Suppose an explicit polar form is introduced for the plane vectors , and . Let
Then for the field we have
For the conjugate
So, in the polar form we have for the electric, and magnetic fields
Observe when is an integer multiple of , and are colinear, having the zero Poynting vector mentioned previously.
Now, for arbitrary it does not appear that there is any inherent perpendicularity between the electric and magnetic fields. It is common
to read of light being the propagation of perpendicular fields, both perpendicular to the propagation direction. We have perpendicularity to the
propagation direction by virtue of requiring that the field be a (Dirac) bivector, but it does not look like the solution requires any inherent perpendicularity for the field components. It appears that a normal triplet of field vectors and propagation directions must actually be a special case.
Intuition says that this freedom to pick different magnitude or angle between and in the plane perpendicular to the transmission direction may correspond to different mixes of linear, circular, and elliptic polarization, but this has to be confirmed.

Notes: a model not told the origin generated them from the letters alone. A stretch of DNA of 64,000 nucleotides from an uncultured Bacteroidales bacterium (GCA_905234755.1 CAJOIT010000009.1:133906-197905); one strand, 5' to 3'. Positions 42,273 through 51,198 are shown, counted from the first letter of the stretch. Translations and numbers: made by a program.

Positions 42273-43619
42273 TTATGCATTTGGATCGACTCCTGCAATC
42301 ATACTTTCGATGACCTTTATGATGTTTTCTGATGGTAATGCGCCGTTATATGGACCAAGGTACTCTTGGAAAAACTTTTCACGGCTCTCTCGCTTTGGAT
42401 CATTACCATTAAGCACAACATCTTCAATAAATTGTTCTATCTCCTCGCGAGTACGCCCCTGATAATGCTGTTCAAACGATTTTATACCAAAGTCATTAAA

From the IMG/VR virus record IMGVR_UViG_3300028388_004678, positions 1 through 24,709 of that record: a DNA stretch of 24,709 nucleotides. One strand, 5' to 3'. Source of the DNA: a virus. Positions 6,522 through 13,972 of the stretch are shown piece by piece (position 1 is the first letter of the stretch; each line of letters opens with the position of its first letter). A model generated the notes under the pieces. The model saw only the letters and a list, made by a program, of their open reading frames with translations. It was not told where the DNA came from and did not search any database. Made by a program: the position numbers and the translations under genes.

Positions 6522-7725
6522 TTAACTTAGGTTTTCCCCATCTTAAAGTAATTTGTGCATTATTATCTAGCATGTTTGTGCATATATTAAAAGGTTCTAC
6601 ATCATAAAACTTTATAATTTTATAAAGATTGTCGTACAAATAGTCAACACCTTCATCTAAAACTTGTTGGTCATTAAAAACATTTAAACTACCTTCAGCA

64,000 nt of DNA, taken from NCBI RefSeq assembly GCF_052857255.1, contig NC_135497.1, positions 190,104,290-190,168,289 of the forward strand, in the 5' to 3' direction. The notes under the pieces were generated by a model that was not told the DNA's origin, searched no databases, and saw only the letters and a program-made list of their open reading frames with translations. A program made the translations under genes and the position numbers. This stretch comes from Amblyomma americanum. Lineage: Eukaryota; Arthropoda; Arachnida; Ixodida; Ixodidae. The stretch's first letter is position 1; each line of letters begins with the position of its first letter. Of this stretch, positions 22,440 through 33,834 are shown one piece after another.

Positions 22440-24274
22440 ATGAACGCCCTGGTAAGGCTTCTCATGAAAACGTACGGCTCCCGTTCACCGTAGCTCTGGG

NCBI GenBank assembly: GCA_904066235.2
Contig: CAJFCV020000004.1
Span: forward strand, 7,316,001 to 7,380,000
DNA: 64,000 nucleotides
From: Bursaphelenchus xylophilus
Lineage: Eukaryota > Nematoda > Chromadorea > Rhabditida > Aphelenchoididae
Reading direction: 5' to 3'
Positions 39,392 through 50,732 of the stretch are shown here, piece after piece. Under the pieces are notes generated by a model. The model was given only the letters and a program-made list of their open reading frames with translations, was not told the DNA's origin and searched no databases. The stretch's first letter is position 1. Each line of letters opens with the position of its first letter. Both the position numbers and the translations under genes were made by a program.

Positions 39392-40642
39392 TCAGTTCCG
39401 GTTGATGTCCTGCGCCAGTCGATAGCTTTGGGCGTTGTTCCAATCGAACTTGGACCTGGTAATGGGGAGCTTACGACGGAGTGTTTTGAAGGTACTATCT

Working towards confirming (or disproving) this intuition, lets find the constraints on the fields that lead to normal electric and magnetic fields. This should follow by taking dot products
The only way this can be zero for any is if the left and right terms are separately zero, which means
This simplifies the phasor considerably, leaving
So the field is just
Using this, and some regrouping, a calculation of the field components yields
Observe that rotates any vector in the plane perpendicular to by 90 degrees, so we have here , the coupling constraint on the fields for linearly polarized plane waves. Without the constraint , it appears that we cannot have such a simple coupling between the field components.
Energy and momentum for the phasor
To calculate the field energy density we can work with the two fields of equations (17), or work with the phasor (13) directly. From the phasor and the energy-momentum four vector (28) we have for the energy density
Quite anticlimactically we have for the energy the sum of the energies associated with the parametrization constants, lending some justification for the initial choice to label these as electric and magnetic fields
For the momentum, we want the difference of , and
So we have for the momentum, also anticlimactically